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Original Research ARTICLE

Front. Chem., 06 November 2020 |

Toward Understanding CB[7]-Based Supramolecular Diels-Alder Catalysis

Dénes Berta1,2, István Szabó2, Oren A. Scherman3 and Edina Rosta1,2*
  • 1Department of Physics and Astronomy, University College London, London, United Kingdom
  • 2Department of Chemistry, King's College London, London, United Kingdom
  • 3Melville Laboratory for Polymer Synthesis, Department of Chemistry, University of Cambridge, Cambridge, United Kingdom

Cucurbiturils (CBs) are robust and versatile macrocyclic compounds, often used as molecular hosts in complex supramolecular systems. In previous work, remarkable catalytic activity has been observed for asymmetric cycloadditions under very mild conditions. Herein, we investigate the nature of supramolecular catalysis using DFT calculations and QM/MM techniques. We discuss induced conformational changes, electrostatic shielding effects from the highly polar aqueous environment and cooperativity in hydrogen bonding of the substrates in explicit water using QM/MM simulation techniques. Our results show little specificity for the chosen molecules, suggesting an excellent opportunity to expand the scope for catalytic use of these supramolecular macrocyclic containers.


Sustainable catalysis is evolving to limit the environmental impact of chemical industries. Organocatalytic and supramolecular systems are successfully developed offering mild reaction conditions and great selectivity. These are often aimed at mimicking enzymes that achieve the highest catalytic efficiencies as well as specificity. Cucurbit[n]urils (CB[n], n = 5–8), are great supramolecular hosts, creating a microscopic environment while maintaining good solubility in water (Barrow et al., 2015). Besides participating in host-guest chemistry (Zhang et al., 2012; Wu et al., 2017, 2019; Olesińska et al., 2019; Huang et al., 2020), they were successfully utilized in catalytic applications (Wang et al., 2011; Taylor et al., 2013; Zheng et al., 2015; Palma et al., 2017; Ren et al., 2018; Rad et al., 2019), surface chemistry (Wagner et al., 2020), and sensing and detection (Huang et al., 2012; Kasera et al., 2012; Biedermann et al., 2015; de Nijs et al., 2017, 2019).

Substrate binding within CB[n]-cavities is usually observed spectroscopically (through a variety of NMR techniques, surface Raman spectroscopy as well as UV/Vis and PL spectroscopies) (del Barrio et al., 2016; Sigle et al., 2016) and using isothermal titration calorimetry (ITC) experiments. However, thermodynamic parameters and binding constants attainable by these experiments do not alone explain the catalytic effect and more structural insights are needed to further explore these phenomena. Computational studies can account for many aspects of the catalysis (Harvey et al., 2019) enhancing our understanding of the origins of these effects. Cucurbiturils are subject to many computational works, often in conjecture with experiments, contributing to interpretation of spectroscopy (Chio et al., 2019), electronic properties (Sin et al., 2020) and in particular binding free energies and structures (Yin et al., 2016; Senthilnathan et al., 2018; Olesińska et al., 2019; Wu et al., 2019). As hosts, CBs were featured in many blind prediction challenges (Muddana et al., 2012, 2014; Lee et al., 2017; Rizzi et al., 2018).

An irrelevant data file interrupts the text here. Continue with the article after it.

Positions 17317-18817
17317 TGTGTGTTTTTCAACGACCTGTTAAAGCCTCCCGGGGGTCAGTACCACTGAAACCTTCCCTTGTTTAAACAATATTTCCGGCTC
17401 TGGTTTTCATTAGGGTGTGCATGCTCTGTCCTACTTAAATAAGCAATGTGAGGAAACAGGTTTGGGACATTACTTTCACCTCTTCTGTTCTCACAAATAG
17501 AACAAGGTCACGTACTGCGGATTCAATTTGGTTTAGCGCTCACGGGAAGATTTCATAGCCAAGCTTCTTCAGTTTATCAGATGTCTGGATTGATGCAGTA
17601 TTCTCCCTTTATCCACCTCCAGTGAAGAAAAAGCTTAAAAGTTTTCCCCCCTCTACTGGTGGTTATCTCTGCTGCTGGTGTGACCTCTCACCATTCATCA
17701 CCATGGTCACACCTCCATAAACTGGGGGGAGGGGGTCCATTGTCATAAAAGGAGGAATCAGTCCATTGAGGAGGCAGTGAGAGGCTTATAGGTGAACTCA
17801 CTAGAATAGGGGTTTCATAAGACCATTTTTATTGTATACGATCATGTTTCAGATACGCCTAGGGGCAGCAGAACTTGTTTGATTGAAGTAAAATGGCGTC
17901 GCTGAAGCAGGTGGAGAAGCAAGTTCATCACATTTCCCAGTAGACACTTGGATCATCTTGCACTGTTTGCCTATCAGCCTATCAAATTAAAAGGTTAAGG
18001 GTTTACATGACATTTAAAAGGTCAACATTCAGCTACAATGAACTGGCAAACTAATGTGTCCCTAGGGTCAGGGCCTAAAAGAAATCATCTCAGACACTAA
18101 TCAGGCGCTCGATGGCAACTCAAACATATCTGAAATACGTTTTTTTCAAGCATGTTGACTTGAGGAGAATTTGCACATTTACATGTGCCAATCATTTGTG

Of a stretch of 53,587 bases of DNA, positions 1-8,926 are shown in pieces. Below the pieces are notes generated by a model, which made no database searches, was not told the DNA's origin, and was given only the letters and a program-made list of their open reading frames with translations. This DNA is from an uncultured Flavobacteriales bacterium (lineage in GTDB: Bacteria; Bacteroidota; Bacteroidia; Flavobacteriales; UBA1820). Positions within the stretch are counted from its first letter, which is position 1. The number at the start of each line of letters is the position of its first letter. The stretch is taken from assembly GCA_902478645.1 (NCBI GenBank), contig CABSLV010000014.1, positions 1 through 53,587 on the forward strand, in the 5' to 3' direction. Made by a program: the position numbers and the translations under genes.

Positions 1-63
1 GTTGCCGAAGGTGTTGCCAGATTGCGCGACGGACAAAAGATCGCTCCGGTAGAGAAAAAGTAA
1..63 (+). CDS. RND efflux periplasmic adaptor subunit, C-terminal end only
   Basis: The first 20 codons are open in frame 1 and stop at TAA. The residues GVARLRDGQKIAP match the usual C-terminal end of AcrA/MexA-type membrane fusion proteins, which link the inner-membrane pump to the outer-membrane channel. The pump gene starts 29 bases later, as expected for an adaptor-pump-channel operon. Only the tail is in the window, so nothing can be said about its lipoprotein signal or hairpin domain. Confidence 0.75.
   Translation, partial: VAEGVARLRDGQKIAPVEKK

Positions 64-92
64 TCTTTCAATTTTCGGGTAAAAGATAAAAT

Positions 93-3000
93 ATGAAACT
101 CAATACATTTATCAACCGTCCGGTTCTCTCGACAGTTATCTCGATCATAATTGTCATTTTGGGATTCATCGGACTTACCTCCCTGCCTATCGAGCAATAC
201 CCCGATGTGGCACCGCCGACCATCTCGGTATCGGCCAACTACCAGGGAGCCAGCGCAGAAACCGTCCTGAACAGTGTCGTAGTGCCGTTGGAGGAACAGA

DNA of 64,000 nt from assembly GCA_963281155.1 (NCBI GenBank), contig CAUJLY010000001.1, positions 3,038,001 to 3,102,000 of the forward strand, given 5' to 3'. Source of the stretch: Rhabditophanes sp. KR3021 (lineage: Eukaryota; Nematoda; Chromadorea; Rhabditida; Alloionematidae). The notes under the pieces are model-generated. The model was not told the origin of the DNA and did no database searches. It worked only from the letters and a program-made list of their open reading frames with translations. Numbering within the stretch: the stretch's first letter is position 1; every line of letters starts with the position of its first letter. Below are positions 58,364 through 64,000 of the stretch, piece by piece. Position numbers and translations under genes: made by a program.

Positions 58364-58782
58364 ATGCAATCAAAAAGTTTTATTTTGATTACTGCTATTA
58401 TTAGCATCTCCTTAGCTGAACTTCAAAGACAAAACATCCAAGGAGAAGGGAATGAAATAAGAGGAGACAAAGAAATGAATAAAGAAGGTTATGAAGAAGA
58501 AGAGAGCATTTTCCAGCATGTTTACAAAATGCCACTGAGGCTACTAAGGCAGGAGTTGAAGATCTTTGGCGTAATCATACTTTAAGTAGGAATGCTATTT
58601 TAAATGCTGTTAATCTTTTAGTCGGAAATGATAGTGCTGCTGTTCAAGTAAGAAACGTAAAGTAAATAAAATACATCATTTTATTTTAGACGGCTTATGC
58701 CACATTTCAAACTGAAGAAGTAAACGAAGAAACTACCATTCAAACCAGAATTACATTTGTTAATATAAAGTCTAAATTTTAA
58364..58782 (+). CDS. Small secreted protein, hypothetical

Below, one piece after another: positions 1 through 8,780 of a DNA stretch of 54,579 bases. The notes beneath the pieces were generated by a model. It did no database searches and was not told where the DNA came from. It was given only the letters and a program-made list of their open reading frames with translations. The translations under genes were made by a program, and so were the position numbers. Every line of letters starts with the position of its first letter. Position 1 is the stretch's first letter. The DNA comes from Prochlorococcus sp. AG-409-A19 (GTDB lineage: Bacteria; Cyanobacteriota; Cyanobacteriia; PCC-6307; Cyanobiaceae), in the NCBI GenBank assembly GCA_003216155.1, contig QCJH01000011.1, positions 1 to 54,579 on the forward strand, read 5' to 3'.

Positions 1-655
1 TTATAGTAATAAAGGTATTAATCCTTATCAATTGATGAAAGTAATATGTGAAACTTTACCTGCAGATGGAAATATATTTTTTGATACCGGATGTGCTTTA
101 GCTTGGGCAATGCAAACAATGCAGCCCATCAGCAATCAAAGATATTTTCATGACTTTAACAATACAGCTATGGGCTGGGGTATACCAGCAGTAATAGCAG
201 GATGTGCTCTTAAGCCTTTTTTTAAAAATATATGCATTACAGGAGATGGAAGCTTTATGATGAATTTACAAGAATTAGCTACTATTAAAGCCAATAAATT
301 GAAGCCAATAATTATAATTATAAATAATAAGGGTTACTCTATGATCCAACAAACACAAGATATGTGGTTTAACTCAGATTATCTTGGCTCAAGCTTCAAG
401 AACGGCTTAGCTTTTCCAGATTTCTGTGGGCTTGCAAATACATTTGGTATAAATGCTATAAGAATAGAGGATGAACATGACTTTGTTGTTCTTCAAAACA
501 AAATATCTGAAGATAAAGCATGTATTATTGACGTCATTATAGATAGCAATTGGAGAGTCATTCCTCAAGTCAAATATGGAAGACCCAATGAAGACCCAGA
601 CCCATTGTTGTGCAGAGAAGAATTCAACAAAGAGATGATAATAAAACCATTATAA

Herein we focus on the CB-modulated catalysis of intramolecular Diels-Alder cycloaddition reactions (Palma et al., 2017) (Figure 1). N-allyl-2-furfurylamines are known model substrates for Diels-Alder reactions (Andrés et al., 1997; Gschwend et al., 2002). Based on the cavity size and our previously reported binding studies, CB[7] was found to be the best host homolog to offer enhanced water solubility allowing for higher concentrations, conformational restriction and tight binding. In physiological conditions, low conversion is achieved, while in the presence of CB[7], the cycloaddition rates are significantly sped up, and the reaction goes to completion within minutes. Importantly, at 10 mol% catalyst loading, the reaction still occurred at an increased rate, indicating a catalytic turnover in the order of organocatalysts. This work was the first example of carrying out this reaction in aqueous environment without incorporation of protecting groups and was compared to the activity of natural Diels-Alderase (Ose et al., 2003; Byrne et al., 2016).